In another lifetime, I was sitting on a bench with my buddy, Doug, in a small town in France trying to recover from jetlag and watching several concurrent games of boules played by (mostly) men of all ages in the village square. It was serious business. When a guy in the group closest to us was lining up his next toss, a neighborhood mutt without any sense of propriety trotted across the clay and deposited a steaming load directly in the bowler’s trajectory. The player straightened up, whistled loudly, and out of nowhere zipped in a young man riding what was essentially a vacuum cleaner the size of a golf cart, who swiftly sucked up the offending pile and vanished, presumably waiting for the next summons. Play resumed without comment; life goes on. Doug and I looked at each other: “Did you see that? Who would want that job?”
Well, I’m not sure anyone really wants that job. It’s just a job. On the plus side: you get to ride around on a cool little cart in Provence during the summer, making sure others can pursue their activities without interference. On the minus side: you end up every day with a hopper full of dog shit.
Actually, caregiving can be a lot like that job—even worse if you don’t find a place to dump the hopper full of dog shit. For a position no one really wants to find themselves in, the primary caregiver role was one I had to fight for. Several years earlier, I had a blue period, like Picasso, though not as long or productive as his. Then I had a black period. Then I had a black-and-blue period. I’m not entirely convinced I was clinically depressed since it was largely work-related, but it doesn’t make much difference. Ultimately, well before Diana’s diagnosis, I traded the anti-depressant for a granddaughter and wrote myself back to life through poetry that has since been confiscated and kept under guard in a Nevada salt mine.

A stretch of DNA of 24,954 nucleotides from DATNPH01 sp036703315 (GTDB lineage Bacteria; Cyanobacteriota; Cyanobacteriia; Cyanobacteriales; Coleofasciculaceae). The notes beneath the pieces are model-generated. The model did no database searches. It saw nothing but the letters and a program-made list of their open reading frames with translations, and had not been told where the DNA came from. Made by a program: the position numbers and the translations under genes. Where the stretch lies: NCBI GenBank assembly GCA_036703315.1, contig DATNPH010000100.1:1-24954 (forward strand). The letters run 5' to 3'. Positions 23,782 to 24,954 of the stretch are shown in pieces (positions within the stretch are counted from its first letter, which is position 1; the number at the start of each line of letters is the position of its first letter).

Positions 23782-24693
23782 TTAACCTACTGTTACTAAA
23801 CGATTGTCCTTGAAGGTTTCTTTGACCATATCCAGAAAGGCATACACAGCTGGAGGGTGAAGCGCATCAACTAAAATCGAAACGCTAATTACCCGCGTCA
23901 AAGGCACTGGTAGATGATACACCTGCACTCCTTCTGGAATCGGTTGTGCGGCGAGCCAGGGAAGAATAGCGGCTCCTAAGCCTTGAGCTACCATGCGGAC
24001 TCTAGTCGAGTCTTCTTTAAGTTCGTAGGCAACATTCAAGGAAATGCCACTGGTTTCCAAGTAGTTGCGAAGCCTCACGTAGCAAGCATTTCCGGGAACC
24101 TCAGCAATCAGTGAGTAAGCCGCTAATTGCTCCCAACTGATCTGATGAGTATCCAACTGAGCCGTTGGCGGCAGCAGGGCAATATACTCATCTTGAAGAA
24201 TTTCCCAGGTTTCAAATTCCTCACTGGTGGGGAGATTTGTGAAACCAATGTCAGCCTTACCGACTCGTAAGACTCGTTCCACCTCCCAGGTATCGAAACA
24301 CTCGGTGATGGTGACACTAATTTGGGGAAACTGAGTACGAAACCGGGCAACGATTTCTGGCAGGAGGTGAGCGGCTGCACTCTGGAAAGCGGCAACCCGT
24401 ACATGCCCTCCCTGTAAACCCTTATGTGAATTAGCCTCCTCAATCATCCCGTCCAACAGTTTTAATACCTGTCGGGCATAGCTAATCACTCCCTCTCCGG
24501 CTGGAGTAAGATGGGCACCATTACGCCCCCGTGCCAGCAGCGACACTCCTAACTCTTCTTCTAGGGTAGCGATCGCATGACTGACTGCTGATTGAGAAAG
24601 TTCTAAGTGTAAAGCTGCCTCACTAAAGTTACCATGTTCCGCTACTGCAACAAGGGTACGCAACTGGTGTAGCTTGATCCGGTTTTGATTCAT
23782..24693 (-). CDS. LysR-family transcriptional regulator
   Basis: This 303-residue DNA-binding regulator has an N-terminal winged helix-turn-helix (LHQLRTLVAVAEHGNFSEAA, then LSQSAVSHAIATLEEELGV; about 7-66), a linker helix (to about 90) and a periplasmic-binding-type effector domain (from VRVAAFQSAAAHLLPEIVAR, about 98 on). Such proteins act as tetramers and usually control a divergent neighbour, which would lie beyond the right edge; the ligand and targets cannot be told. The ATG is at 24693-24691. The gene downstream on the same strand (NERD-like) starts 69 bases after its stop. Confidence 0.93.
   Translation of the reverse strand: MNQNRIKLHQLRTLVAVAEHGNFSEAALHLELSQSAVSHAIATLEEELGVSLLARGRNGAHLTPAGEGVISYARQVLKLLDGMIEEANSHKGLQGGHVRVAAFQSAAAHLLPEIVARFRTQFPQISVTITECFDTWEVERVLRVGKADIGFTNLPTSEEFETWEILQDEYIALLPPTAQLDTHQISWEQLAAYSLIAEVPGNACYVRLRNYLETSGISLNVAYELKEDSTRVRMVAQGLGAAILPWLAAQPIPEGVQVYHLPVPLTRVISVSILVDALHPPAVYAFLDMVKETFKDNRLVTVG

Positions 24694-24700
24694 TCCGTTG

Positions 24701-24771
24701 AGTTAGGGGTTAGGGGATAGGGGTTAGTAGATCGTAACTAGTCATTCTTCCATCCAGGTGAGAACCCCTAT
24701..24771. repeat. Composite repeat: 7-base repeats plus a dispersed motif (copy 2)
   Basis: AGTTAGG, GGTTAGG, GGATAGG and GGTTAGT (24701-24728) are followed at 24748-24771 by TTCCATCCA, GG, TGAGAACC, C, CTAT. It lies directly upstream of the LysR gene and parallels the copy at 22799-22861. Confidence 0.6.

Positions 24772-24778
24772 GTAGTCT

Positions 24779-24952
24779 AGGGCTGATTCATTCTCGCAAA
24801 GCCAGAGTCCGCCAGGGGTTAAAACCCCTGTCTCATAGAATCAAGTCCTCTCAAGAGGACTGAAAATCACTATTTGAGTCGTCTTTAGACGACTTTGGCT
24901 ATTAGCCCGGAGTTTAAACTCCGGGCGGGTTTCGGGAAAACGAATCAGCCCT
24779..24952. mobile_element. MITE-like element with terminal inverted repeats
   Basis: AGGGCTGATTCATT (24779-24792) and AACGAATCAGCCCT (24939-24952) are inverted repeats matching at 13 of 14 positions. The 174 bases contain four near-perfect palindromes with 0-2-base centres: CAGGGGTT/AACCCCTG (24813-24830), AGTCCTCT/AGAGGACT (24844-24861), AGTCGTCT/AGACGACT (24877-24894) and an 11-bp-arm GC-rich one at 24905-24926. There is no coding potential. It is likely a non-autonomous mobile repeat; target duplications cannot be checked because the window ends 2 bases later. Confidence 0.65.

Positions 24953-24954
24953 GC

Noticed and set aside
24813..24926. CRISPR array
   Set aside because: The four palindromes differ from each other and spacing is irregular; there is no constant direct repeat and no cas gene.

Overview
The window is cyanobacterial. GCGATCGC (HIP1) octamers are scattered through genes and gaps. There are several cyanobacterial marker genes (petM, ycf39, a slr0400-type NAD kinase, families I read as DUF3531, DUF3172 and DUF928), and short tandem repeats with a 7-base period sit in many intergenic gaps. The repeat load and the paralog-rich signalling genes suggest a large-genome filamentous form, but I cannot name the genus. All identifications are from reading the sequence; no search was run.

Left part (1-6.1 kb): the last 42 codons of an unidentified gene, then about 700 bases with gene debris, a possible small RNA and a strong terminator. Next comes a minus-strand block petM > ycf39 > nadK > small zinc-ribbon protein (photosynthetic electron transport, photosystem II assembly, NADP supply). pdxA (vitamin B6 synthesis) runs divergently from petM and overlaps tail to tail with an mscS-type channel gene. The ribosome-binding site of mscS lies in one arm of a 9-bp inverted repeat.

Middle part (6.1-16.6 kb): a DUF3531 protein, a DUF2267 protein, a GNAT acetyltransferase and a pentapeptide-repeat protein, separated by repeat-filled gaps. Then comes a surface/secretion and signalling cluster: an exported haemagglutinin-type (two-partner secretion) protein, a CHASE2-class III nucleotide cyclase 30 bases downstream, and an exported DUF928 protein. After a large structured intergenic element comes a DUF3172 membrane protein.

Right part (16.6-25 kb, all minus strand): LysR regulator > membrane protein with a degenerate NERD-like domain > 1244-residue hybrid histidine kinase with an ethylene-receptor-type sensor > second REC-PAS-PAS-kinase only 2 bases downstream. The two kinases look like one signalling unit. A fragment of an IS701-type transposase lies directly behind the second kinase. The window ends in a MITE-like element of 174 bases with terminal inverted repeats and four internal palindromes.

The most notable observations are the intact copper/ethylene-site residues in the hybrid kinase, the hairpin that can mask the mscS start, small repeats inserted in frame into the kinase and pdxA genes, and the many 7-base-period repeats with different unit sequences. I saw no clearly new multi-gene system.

At the time, Diana found this profound change in my outlook perplexing. So did I. If I were questioned under a bare bulb with my feet in water and wires alligator clipped to sensitive places, I’d eventually say I discovered during that time that: 1) I’m not at my most creative during periods of high stress; 2) I don’t enjoy not controlling my own fate; and 3) I’m generally uncomfortable with uncertainty.
In addition, I don’t hide emotions well. Due to our differing childhood circumstances, Diana developed the strength and skills to deal with trauma that I never had to, so she was considerably more stoic, at least outwardly, during the first weeks of diagnosis. I actually felt borderline dehydrated most of that time, but only when the two of us were alone together. The rest of the time I would just curl up and bury my face in a pile of dirty clothes on our closet floor, since lack of privacy was the flip side of being continually supported by friends and family.
I’m not sure Diana thought I was up to the task of taking care of her; it probably looked more like she’d have to take care of me. I wondered about that myself, to a certain extent. There were plenty of people willing to do the job of primary caregiver. That was one of the factors that led me to step up to it, frankly. I had been hip-checked off the bed in mid-contraction during the birth of our second child because someone in the room thought they were a better coach. I was too stunned at the time to react, so I let it happen. This was a quarter century ago. I hadn’t thought about it since, but it popped into my head when I began to receive so many gracious and generous offers from family and friends to do anything and everything we could ask or need.
But this role was mine. I didn’t claim it so much as I reclaimed it. I became proprietary about it. I appreciated all the help—and it does indeed require a lot of help. But the depression I’d felt a couple of years ago had left me with the feeling that I had some making up to do, and now it looked very much like I might not have enough time to do it.
That said, the caregiving job started getting easier as soon as the final diagnosis was reached. As much as anticipation can be better than the thing itself, it can also be worse. At least we now knew what we were dealing with, and that made all kinds of choices easier. For instance, the question of how much do we need for retirement seemed to dominate every dinner discussion with friends in the months leading up to the diagnosis. Retirement? What retirement? Retirement had dropped off the radar altogether. So what is the solution to any nagging problem? Easy: Get a bigger one. Here’s one place where size does indeed matter.